While the human resources available to management in an organisation are only one part of resources which must be coordinated, it is through the combined efforts of the people that monetary and material resources are utilized for organizational objectives. Without human efforts, organisations cannot accomplish their objectives.

Consequently, the managers have a central responsibility not only for the behaviour and performance of other people but also of their own behaviour. Managers are appointed at various levels to organize and coordinate the activities of the team members or fellow work associates. This constitutes a hierarchy of management, where individuals perform different roles: some are at the top level management, others are at the intermediate and lower levels of the management group. Those at the lower levels are responsible to persons at a higher organsational level.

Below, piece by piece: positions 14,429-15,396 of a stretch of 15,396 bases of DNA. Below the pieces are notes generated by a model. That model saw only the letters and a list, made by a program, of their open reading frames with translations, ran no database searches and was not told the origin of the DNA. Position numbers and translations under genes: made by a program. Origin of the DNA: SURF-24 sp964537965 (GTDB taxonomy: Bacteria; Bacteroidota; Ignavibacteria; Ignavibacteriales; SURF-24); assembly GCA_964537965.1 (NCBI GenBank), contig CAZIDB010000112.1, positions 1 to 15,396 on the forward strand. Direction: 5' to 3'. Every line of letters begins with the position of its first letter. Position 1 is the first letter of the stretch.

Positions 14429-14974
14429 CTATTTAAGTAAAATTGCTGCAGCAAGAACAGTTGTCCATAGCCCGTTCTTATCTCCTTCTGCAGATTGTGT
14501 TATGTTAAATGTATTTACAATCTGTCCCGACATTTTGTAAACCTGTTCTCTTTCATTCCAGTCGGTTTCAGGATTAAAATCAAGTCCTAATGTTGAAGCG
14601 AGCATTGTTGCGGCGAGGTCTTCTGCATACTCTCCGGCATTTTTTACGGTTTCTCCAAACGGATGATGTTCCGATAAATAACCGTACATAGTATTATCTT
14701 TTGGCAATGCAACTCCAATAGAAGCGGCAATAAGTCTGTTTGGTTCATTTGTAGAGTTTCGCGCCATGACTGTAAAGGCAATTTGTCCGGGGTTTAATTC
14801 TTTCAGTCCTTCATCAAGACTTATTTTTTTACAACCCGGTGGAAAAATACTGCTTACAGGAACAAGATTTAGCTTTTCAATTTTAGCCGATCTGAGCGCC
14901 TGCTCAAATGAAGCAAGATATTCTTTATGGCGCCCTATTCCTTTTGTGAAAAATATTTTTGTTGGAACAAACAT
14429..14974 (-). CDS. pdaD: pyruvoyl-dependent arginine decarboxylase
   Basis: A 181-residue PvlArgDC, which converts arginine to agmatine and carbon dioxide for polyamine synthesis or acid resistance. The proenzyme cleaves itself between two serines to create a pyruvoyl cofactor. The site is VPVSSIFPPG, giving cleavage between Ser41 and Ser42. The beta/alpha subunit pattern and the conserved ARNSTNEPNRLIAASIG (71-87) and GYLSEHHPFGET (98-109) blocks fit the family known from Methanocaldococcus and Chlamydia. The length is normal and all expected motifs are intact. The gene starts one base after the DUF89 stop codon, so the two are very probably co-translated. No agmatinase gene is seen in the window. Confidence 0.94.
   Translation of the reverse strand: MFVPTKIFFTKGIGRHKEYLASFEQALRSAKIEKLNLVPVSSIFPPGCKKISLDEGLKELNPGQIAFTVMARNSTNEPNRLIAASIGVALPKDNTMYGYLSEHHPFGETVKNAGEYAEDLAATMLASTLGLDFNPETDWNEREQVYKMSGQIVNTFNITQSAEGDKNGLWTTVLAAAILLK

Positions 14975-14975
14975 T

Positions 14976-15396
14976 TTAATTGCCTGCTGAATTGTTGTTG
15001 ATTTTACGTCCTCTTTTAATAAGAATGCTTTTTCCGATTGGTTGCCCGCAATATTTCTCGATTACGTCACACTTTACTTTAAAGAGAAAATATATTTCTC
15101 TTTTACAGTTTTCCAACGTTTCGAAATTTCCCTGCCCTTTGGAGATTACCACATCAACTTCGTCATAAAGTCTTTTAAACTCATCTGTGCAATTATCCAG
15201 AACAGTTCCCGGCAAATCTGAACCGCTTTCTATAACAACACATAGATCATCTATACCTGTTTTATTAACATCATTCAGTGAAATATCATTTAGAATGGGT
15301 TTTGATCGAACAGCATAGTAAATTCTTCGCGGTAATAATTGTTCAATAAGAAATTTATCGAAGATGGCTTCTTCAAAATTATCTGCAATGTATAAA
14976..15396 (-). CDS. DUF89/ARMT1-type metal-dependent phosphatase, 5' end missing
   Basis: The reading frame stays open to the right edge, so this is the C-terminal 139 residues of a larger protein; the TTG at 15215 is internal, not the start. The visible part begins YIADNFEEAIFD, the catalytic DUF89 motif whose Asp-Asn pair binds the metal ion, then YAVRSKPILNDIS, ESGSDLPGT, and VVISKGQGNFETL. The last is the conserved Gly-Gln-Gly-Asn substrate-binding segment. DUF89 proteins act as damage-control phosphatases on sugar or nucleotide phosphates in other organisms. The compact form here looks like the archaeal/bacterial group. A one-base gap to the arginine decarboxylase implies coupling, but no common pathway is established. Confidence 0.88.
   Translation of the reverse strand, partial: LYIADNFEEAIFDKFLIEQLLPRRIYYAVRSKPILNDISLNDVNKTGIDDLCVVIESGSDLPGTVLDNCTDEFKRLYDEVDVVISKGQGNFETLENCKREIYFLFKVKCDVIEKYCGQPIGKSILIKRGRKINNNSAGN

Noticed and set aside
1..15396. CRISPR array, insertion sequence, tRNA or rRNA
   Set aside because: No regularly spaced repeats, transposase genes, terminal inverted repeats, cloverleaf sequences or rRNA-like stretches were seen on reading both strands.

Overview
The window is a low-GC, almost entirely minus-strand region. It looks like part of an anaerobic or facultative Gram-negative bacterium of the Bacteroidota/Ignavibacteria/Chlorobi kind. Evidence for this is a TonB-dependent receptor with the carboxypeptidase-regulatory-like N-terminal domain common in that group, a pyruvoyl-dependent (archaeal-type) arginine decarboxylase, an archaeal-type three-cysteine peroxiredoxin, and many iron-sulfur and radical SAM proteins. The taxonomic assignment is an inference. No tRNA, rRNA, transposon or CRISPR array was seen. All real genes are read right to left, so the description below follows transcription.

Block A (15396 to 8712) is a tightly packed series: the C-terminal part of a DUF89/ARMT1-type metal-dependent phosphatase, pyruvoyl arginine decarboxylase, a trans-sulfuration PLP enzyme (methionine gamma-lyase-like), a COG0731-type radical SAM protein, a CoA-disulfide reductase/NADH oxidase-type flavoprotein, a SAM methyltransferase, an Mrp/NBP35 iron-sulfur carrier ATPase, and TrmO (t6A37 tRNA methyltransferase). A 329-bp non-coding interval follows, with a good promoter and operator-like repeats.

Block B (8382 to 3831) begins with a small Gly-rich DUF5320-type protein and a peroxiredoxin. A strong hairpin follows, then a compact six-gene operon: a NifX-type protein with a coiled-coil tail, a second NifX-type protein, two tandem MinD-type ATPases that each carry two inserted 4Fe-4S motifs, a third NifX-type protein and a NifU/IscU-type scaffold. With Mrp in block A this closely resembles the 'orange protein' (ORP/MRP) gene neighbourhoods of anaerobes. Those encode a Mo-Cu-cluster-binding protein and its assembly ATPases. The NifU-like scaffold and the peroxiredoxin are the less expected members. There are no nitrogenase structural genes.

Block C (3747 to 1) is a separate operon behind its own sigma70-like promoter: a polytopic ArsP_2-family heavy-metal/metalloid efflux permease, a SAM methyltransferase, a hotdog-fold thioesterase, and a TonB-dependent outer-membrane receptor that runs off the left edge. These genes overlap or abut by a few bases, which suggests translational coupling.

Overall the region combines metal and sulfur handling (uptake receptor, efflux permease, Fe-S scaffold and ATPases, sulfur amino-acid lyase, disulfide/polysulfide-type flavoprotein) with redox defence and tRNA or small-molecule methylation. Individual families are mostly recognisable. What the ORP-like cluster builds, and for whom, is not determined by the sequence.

The principal component of an organisation is its ‘human resources’ or ‘people at work’. Human resources have been defined as “from the national point of view, the knowledge skills, creative abilities, talents and aptitudes obtained in the population; whereas from the viewpoint of the individual enterprise, they represent the total of the inherent abilities, acquired knowledge and skills as exemplified in the talents and aptitudes of its employees.”